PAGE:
I think it’s important to keep an eye on human research. Realistically, human research receives more funding, there are more practitioners in the field of human research, and I believe we can learn a lot from seeing what’s being done there, in order to guide the thoughts, practices, and future research on the animal side. So, let’s look at a handful of review papers.
1. Jayaram P, Kang GE, Heldt BL, et al. Novel assessment of leukocyte-rich platelet rich plasma on functional and patient reported outcomes in knee osteoarthritis: a pilot study. Regenerative Medicine, 2021.
This group of researchers incorporated wearable technology to objectively assess functional outcomes such as Timed Up and Go test (TUG), in addition to patient-reported outcomes to comprehensively evaluate the efficacy of one PRP injection for knee OA. They found that a single injection of PRP into the knee does significantly improve functional mobility, pain and quality of life at six weeks.
So, maybe we can do the same with a ‘Fitbit’, ‘Apple Watch’, or GPS monitor attached to a dog to quantify movement after rehab interventions as well! Throwing that out there!
2. Belk JW, Kraeutler MJ, Houck DA, Goodrich JA, Dragoo JL, McCarty EC. Platelet-Rich Plasma Versus Hyaluronic Acid for Knee Osteoarthritis: A Systematic Review and Meta-analysis of Randomized Controlled Trials. Am J Sports Med. 2021 Jan;49(1):249-260.
This is a review study where the research team found 6 studies for inclusion. They concluded that patients undergoing treatment for knee OA with PRP can be expected to experience improved clinical outcomes when compared with HA. Additionally, leukocyte-poor PRP may be a superior line of treatment for knee OA over leukocyte-rich PRP.
I think in the veterinary world… it might also come down to cost. PRP seems to be a costlier intervention versus hyaluronic acid. So, that is a factor that might come into the decision-making process as well.
3. Karasavvidis T, Totlis T, Gilat R, Cole BJ. Platelet-Rich Plasma Combined With Hyaluronic Acid Improves Pain and Function Compared With Hyaluronic Acid Alone in Knee Osteoarthritis: A Systematic Review and Meta-analysis. Arthroscopy. 2021 Apr;37(4):1277-1287.e1.
What about HA and PRP together? This review & meta-anaylsis was based on 4 studies comprising 377 patients.
Symptomatic patients with knee OA who were injected with a combination of PRP and HA demonstrated greater improvement in pain and function compared with patients who received HA injections only, as assessed by 3-, 6-, and 12-month visual analog scale scores and 12-month WOMAC physical function and stiffness scores.
4. Nauwelaers AK, Van Oost L, Peers K. Evidence for the use of PRP in chronic midsubstance Achilles tendinopathy: A systematic review with meta-analysis. Foot Ankle Surg. 2021 Jul;27(5):486-495.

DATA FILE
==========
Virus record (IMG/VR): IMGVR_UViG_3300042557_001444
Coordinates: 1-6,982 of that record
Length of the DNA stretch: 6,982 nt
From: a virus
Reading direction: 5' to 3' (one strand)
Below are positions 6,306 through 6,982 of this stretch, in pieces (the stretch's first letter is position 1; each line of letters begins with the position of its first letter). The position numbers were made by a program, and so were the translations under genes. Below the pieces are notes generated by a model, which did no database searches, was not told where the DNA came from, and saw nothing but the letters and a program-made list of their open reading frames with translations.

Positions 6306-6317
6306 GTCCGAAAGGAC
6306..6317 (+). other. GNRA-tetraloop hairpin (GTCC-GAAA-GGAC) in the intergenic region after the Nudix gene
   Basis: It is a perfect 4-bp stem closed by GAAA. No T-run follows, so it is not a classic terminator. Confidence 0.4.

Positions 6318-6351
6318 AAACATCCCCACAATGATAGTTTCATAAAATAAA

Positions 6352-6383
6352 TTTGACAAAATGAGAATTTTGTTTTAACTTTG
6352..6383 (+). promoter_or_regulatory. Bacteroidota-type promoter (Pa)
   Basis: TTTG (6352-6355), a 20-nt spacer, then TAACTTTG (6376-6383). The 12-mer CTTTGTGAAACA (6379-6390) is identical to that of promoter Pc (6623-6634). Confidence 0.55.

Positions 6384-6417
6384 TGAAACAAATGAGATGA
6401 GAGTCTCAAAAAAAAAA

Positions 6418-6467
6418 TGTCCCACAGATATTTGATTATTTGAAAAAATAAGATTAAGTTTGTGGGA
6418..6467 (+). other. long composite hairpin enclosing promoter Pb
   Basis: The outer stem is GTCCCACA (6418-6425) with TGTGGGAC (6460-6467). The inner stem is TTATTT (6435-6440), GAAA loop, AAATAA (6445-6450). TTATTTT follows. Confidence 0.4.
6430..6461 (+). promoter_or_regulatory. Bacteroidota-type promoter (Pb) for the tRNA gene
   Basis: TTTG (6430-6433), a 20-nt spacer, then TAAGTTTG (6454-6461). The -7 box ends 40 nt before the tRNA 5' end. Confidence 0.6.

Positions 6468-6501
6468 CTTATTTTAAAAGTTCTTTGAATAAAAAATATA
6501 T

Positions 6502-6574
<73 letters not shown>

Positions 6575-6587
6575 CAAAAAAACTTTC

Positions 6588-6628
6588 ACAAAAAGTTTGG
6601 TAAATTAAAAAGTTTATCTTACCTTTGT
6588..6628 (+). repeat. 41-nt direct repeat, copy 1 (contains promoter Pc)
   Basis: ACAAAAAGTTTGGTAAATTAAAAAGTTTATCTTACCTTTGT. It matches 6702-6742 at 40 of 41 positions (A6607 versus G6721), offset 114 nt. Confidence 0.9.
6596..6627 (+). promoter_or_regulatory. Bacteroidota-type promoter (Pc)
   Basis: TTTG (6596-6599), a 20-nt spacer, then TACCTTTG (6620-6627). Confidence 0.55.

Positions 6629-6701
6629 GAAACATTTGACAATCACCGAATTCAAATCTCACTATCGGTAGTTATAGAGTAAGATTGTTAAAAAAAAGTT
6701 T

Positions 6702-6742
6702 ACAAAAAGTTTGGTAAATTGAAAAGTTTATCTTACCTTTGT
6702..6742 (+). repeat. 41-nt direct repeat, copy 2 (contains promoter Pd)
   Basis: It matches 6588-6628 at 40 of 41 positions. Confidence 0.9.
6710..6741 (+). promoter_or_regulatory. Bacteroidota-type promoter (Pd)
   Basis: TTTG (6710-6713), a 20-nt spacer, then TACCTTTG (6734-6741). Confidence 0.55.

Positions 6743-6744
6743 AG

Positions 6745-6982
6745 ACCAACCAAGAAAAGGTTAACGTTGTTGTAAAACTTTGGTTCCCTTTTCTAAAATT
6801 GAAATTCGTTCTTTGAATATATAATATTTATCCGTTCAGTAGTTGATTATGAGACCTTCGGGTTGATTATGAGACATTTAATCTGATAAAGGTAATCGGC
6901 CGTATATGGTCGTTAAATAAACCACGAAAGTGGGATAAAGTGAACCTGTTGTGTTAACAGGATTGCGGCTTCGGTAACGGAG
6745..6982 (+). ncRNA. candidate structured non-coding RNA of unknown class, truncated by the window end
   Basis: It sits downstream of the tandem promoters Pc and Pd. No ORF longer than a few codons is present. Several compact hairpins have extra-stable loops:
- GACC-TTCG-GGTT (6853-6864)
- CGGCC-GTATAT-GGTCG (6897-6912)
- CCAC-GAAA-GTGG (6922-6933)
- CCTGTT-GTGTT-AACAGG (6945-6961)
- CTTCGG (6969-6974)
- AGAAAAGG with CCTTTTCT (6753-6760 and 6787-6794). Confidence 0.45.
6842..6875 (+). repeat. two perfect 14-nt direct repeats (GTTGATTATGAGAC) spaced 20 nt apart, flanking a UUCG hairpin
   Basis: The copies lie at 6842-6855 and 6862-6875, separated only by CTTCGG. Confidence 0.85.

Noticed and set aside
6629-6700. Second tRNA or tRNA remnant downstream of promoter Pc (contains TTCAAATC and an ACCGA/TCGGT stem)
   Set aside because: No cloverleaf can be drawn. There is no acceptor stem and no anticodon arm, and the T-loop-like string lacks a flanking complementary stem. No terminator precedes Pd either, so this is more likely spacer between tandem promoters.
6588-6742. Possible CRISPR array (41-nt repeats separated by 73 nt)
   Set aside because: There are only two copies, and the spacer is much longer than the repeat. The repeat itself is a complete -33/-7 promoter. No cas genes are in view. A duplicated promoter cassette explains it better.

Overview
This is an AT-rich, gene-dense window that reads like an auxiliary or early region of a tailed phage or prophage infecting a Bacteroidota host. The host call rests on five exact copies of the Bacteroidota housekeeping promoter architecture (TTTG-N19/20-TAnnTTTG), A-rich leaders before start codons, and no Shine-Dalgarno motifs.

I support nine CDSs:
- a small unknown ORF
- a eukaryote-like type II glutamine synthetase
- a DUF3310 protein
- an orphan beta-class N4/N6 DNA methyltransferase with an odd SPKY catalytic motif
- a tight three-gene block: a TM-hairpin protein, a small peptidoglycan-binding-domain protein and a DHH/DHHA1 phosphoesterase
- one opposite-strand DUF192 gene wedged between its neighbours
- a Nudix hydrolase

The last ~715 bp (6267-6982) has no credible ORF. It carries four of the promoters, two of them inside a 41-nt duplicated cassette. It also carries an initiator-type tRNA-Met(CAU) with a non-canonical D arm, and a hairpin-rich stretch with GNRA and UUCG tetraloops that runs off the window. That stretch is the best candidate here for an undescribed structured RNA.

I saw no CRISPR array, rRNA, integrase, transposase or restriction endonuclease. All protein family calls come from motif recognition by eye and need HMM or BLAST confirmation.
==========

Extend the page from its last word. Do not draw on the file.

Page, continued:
Here’s a review paper that I think needs to be acknowledged in the animal health side. PRP for Achilles’ tendons – yes or no?
This review sifted through 367 studies, to select only 4 RCTs that met inclusion criterion, but represented 170 patients that could be used for meta-analysis.
Let’s cut to the chase! Results showed no difference in clinical outcome between the PRP and placebo group at different points in time using the VISA-A score as outcome parameter at 3 months, 6 months, or 12 months.
5. Giovannetti de Sanctis E, Franceschetti E, De Dona F, Palumbo A, Paciotti M, Franceschi F. The Efficacy of Injections for Partial Rotator Cuff Tears: A Systematic Review. J Clin Med. 2020 Dec 25;10(1):51.
This study, however made a different conclusion in regards to Rotator Cuff Tears. They reviewed 9 studies that compared corticosteroid injections to PRP (or other drugs).
None of the techniques prevail indisputably on the others. Anyway, the treatment of partial rotator cuff tears with PRP injections seems to lead to significantly better outcomes in terms of pain and shoulder function in long term follow up. Whereas in short and medium term follow up, PRP injections was superior only in terms of shoulder function.
Is this a contrary finding? Not so much… because for years we have known that corticosteroid injections into tendons can weaken them. As a ‘human’ physiotherapist, I wouldn’t recommend a steroid injection into a tendon. So, is this a fair comparison? PRP was better than something that should be done. Hmmm.
6. Irby A, Gutierrez J, Chamberlin C, Thomas SJ, Rosen AB. Clinical management of tendinopathy: A systematic review of systematic reviews evaluating the effectiveness of tendinopathy treatments. Scand J Med Sci Sports. 2020 Oct;30(10):1810-1826.
One more! This systematic review of systematic reviews was conducted to determine the ability of therapeutic interventions to improve pain and dysfunction in patients with tendinopathy regardless of type or location. The final review, reviewed 25 systematic reviews!
Here’s the listing of what they found:
Eccentric exercises were the most common and consistently effective treatment for tendinopathy across systematic reviews. Low-level laser therapy and extracorporeal shockwave therapy demonstrated moderate effectiveness, while platelet-rich plasma injections demonstrated inconclusive evidence on their ability to decrease tendinopathy-related pain and improve function. Corticosteroids also showed some effectiveness for short-term pain, but for the long-term use deemed ineffective and at times contraindicated. Regarding surgical options, minimally invasive procedures were more effective compared to open surgical interventions.
The wrap up!
All in all, I would feel comfortable in coaching a client who was thinking of osteoarthritis interventions for their dog towards PRP and/or hyaluronic acid injections. However, I’d want to steer them away from PRP (or cortisone) injections for a tendon issue in favour of the rehab therapies that we could provide instead.
I hope this helps you in your thought processing this week!